Geneticists have synthetically managed to piece together five yeast chromosomes. This genetic engineering breakthrough is a step closer to being able to produce the entire genomes of cells complete with nucleus.
The geneticist is working on the Synthetic Yeast Genome Project, a research project that involves hundreds of scientists worldwide.
They have publishes seven studies in the journal Science, describing how they successfully synthesized genes and assembled five yeast chromosomes.
Since the early 2000s, it has become much cheaper to read and map the genomes of different organisms, but it has also become much cheaper for researchers to write – or redesign – artificial DNA strands.
Yeast cells have 16 chromosomes in total, and the first chromosome was artificially reproduced just over two years ago. Now, a total of six of the yeast chromosomes has been produced artificially.
It took seven years for scientists to artificially create the first chromosome. The scientists engineered the additional five in significantly less time.
The five chromosomes compare in this case, to about four million base pairs, or four million sites where the DNA strands stick together.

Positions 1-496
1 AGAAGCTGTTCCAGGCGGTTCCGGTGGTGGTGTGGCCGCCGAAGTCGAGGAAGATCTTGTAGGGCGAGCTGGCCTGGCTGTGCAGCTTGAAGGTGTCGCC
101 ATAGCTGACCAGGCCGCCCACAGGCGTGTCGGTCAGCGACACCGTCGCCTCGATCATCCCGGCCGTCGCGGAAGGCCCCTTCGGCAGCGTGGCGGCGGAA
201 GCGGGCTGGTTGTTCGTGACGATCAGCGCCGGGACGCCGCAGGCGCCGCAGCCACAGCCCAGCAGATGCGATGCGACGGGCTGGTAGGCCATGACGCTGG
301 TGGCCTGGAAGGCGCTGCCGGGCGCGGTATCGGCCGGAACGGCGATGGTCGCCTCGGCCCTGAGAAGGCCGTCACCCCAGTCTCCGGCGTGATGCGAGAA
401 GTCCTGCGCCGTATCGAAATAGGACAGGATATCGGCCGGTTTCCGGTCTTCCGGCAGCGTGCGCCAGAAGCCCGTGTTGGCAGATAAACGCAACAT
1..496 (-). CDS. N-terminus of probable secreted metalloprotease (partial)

The ability to reconstruct the entire yeast fungus genome will be achievable within a few years, according to the researchers.
Paves the way
It is the first time scientists has succeeded in doing this with life similar to us humans and the achievement represents a major step towards being able to synthesize entire genomes of complete cells.
Scientists have previously been able to facilitate minor changes in genes or to transfer genes from one organism to another, but to integrate large pieces artificial genetic material with genetic material from a natural organism is a game changer.
The ability to chemically reconstruct around four million base pairs and integrating them into a living cell and the possibility to transfer, replace, multiple genes at a time opens up for future opportunities to use gene technology in ways not possible before.
The ability to build a fully intact genome would could, for example, prove useful if aiming to recreate extinct species.
Hypothetically, scientists would be able to assemble the information we have about the genomes of e.g. the Neanderthals or mammoths, reconstruct them in a similar way as done with the yeast, and then insert the artificial genome in cells emptied of their own chromosomes – then watch them grow.